Last year's Medicare reform, which included the first steps toward consumer choice and competition, is being undermined by bureaucratic red tape. The Health Care Financing Administration (HCFA), the federal bureaucracy that runs the Medicare program, announced on August 24, 1998, that it had received only three applications from health care insurers seeking to participate in the new "Medicare+Choice" program.1 The deadline for applications was August 31.
This new program was touted last year by Members of Congress and officials of the Clinton Administration as opening up unprecedented private health coverage options for America's senior citizens enrolled in Medicare. It now appears that, at least for its inaugural year, the "+Choice" part of the Medicare program has failed to materialize. A closer look at the law Congress passed, and at the agency charged with implementing it, shows why this is the case.
Another government program, on the other hand, has had no difficulty attracting private plans. Today, Members of Congress, congressional staff, and federal workers and retirees have access to hundreds of private health plans nationwide through the Federal Employees Health Benefits Program (FEHBP). Why the difference? The FEHBP has only a fraction of the rules and regulations applied to Medicare+Choice--red tape that apparently has choked off the supply of plans.
The FEHBP has attracted a variety of private health insurers since its inception over 38 years ago and today registers high levels of satisfaction among its millions of enrollees. The reluctance of insurers to offer plans under Medicare+Choice suggests that Members of Congress should take a leaf from their own book and amend the law and regulations to set up a similar consumer choice system for senior citizens that is free of bureaucratic micromanagement.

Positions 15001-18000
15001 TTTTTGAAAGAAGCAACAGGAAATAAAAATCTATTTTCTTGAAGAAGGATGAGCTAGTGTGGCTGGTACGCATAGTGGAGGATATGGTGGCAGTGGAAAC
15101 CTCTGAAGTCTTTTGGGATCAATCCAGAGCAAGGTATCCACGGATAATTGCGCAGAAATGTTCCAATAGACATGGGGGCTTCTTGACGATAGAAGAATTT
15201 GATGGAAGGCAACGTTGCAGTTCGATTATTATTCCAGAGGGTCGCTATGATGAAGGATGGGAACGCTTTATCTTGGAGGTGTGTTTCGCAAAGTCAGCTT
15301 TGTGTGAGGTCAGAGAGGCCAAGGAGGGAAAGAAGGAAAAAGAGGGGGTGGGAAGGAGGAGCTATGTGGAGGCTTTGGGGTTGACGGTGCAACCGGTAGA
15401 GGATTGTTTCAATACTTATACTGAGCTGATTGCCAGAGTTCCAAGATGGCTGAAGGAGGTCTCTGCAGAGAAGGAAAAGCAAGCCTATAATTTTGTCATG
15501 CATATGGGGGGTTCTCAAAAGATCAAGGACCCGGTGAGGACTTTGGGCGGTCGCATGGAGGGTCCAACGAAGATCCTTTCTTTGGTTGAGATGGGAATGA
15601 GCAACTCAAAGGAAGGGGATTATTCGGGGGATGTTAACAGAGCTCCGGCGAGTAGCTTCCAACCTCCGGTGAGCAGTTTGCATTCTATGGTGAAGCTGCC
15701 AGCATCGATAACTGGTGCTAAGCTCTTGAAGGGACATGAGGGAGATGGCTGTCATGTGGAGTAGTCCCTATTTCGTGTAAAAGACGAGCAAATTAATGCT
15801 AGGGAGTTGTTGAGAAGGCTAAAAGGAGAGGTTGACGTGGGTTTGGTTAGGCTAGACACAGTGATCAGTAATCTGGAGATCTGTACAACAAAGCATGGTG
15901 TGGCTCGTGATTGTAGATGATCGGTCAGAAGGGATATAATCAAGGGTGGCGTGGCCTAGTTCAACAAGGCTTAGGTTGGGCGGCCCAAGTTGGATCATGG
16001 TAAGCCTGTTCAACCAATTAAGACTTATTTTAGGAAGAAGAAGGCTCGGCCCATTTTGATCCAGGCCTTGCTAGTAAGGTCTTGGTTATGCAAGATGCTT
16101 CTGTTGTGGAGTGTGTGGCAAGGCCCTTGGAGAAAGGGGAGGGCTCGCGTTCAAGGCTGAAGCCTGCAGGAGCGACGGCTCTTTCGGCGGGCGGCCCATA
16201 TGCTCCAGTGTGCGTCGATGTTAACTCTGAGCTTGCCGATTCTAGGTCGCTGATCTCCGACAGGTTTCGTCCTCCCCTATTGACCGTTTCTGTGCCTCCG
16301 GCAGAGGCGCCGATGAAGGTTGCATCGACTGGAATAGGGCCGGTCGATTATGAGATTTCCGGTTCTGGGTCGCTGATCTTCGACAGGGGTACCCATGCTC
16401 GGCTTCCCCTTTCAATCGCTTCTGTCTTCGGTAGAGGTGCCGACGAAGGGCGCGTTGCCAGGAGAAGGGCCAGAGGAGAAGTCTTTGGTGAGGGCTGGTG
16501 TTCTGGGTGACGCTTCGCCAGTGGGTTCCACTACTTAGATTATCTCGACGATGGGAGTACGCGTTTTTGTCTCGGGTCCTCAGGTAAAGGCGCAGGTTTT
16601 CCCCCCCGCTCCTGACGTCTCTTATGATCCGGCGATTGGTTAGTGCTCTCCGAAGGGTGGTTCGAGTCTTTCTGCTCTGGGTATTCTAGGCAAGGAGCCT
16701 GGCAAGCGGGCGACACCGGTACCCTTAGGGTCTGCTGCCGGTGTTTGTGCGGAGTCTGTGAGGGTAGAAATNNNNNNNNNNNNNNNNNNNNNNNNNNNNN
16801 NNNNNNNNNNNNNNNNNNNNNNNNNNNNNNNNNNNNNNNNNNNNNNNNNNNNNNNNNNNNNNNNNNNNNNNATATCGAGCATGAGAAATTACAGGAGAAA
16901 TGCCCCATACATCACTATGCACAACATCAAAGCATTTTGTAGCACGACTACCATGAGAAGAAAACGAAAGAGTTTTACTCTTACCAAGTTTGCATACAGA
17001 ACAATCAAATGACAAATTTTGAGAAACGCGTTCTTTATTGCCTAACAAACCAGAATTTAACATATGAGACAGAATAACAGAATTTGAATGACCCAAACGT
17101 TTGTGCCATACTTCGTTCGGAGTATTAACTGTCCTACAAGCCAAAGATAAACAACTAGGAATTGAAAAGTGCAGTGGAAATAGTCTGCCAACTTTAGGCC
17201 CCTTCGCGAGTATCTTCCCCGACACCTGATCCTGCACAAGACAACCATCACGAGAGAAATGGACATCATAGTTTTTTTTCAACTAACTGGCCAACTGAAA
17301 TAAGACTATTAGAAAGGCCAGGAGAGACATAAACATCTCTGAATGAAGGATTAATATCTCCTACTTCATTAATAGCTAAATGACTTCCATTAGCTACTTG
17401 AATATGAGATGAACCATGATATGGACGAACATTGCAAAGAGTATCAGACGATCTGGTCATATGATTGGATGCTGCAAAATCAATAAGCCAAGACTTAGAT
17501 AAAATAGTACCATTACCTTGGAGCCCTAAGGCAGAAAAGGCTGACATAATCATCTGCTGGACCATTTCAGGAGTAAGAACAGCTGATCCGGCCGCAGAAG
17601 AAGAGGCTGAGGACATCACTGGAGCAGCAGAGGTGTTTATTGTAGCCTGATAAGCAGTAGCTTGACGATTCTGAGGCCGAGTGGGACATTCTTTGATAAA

The Balanced Budget Act of 1997 (BBA) made some significant changes in Medicare. Among them was an expansion of the types of private health insurers that can contract with Medicare to provide benefits to seniors, as well as methodological changes in the formula used to determine how much the government would pay these insurers.
Before the BBA, only tightly managed health maintenance organizations (HMOs) could contract with the government under Medicare. The BBA expanded the program to include preferred provider organizations (PPOs), provider sponsored organizations (PSOs), point-of-service plans (POSs), private fee-for-service plans (FFSs), and a limited number of medical savings accounts (MSAs). In addition, Congress changed the payment formula for private health plans, known as the Adjusted Average Per Capita Cost or AAPCC, in an attempt to make payments to health plans better reflect local market prices for health care.